Lapsus$

As a member of the notorious Lapsus$ organization, an Oxford youngster has been discovered to be accountable for a number of hacking events that affected well-known firms.

Psychiatrists determined that 18-year-old Arion Kurtaj was not competent to stand trial.  A jury at Southwark Crown Court decided that he was certainly the person who performed the acts even though he wasn’t determined to be “guilty” of doing so with malicious intent.

Kurtaj is alleged to have penetrated a number of companies, including Nvidia, Uber, BT, and EE, from which he wanted a $4 million ransom after acquiring confidential files.  In accordance with the BBC, a 17-year-old accomplice acquired SIM data from EE subscribers and used it to withdraw nearly $100,000 from their cryptocurrency accounts.

Kurtaj reportedly carried out his most recent hack on Rockstar Games while he was out on bail and staying in a Travelodge hotel room.  He leaked numerous incomplete gameplay videos from the forthcoming Grand Theft Auto 6 and wrote remarks to the company’s Slack channel.

Both parties will apparently be sentenced at a later time.  The 17-year-old associate was found guilty for his participation in the Lapsus$ gang.

Lapsus$ individuals continue to exist at a loose in unknown numbers, with some of them possibly residing in South America.  In October, federal police detained at least one alleged member in Feira de Santana, a city in the nation’s northeast.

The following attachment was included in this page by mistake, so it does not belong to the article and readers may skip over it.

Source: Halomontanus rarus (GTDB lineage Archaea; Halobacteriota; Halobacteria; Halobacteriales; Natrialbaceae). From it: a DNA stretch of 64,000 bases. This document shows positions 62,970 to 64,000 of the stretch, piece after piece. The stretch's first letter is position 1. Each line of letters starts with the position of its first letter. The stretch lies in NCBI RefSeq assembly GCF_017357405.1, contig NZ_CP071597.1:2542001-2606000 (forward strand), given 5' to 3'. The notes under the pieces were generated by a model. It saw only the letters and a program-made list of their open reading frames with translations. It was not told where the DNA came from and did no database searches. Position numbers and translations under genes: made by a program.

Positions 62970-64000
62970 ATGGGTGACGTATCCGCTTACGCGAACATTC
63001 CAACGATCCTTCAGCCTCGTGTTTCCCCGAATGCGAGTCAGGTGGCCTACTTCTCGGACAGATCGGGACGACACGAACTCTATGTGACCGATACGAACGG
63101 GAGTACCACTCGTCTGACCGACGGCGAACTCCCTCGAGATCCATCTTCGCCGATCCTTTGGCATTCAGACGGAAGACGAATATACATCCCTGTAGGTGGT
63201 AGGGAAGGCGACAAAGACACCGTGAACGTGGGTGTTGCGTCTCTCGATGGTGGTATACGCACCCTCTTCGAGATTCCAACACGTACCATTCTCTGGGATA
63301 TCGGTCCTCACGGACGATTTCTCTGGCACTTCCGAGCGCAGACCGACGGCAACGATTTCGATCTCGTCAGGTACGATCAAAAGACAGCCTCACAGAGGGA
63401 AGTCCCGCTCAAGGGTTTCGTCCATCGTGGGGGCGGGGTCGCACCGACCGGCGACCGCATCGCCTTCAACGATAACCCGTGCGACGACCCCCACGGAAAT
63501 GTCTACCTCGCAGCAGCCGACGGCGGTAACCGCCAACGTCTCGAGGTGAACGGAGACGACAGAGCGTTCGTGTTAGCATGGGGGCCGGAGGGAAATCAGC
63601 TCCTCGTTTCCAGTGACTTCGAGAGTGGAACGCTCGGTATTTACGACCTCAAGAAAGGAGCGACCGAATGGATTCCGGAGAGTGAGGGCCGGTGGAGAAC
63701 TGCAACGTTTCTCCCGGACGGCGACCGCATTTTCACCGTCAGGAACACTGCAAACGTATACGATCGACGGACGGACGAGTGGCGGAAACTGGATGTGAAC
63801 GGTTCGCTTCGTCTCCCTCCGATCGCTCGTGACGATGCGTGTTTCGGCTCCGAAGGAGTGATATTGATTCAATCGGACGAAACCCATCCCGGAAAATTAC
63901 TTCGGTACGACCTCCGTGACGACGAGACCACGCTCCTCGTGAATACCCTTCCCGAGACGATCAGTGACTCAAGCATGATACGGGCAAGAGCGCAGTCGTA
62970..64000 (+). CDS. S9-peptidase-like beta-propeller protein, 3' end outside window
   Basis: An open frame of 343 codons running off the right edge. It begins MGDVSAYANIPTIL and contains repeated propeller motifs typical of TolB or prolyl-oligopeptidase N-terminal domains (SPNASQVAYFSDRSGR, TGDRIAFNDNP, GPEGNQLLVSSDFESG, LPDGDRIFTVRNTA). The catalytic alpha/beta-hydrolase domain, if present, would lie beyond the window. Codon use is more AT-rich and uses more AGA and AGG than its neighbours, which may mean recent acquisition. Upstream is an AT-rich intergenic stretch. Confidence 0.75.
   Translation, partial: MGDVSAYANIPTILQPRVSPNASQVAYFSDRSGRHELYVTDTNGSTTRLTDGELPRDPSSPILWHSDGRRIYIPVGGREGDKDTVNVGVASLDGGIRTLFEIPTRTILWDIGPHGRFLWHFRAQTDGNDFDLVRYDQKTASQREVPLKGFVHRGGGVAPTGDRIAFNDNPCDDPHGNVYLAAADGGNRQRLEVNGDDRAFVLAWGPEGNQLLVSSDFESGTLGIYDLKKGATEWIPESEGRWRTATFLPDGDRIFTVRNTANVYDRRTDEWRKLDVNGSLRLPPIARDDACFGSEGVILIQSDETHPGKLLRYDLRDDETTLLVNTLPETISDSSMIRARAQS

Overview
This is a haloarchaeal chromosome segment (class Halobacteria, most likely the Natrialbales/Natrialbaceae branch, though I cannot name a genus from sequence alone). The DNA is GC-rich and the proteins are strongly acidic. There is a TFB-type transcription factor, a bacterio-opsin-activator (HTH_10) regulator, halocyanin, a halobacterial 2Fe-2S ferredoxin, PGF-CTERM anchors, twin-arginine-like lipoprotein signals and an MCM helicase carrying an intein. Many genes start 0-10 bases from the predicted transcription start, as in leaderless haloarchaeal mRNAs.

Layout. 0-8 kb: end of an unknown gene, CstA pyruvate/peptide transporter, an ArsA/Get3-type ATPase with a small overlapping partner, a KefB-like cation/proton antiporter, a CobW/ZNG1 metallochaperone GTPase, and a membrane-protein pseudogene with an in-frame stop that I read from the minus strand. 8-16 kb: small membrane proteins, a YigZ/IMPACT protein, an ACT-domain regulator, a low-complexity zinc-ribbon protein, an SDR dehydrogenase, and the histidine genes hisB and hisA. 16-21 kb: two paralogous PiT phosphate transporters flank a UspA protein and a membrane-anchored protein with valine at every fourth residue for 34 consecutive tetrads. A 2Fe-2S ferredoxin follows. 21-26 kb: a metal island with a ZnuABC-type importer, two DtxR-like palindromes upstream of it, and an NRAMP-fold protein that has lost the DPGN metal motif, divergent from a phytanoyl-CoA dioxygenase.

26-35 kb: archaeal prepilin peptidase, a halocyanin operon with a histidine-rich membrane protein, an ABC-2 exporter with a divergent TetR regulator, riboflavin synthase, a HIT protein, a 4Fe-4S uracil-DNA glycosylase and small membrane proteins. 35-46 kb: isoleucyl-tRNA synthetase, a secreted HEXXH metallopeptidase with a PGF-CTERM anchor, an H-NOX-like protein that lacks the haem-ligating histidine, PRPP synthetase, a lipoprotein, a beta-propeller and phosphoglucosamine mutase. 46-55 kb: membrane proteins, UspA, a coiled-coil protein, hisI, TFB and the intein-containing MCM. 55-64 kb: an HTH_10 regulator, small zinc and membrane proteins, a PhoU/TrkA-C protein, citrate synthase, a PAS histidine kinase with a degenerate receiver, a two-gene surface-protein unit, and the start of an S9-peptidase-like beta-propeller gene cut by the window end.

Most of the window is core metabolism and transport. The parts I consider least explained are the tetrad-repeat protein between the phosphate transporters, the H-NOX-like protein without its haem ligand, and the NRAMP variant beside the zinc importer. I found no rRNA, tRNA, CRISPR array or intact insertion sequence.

Lapsus$ successfully attacked a number of well-known firms, notably Microsoft, Samsung, LG, Okta, and Vodafone.

Vishing, SIM swapping, approaching insiders at target companies, obtaining and scraping SharePoint-based websites for credentials saved in technical information, utilizing credentials to log into business VPNs, and cloning repositories of git to acquire API keys were some of the approaches they combined.

About The Author:

Yogesh Naager is a content marketer who specializes in the cybersecurity and B2B space.  Besides writing for the News4Hackers blog, he’s also written for brands including CollegeDunia, Utsav Fashion, and NASSCOM.  Naager entered the field of content in an unusual way.  He began his career as an insurance sales executive, where he developed an interest in simplifying difficult concepts.  He also combines this interest with a love of narrative, which makes him a good writer in the cybersecurity field.  In the bottom line, he frequently writes for Craw Security.

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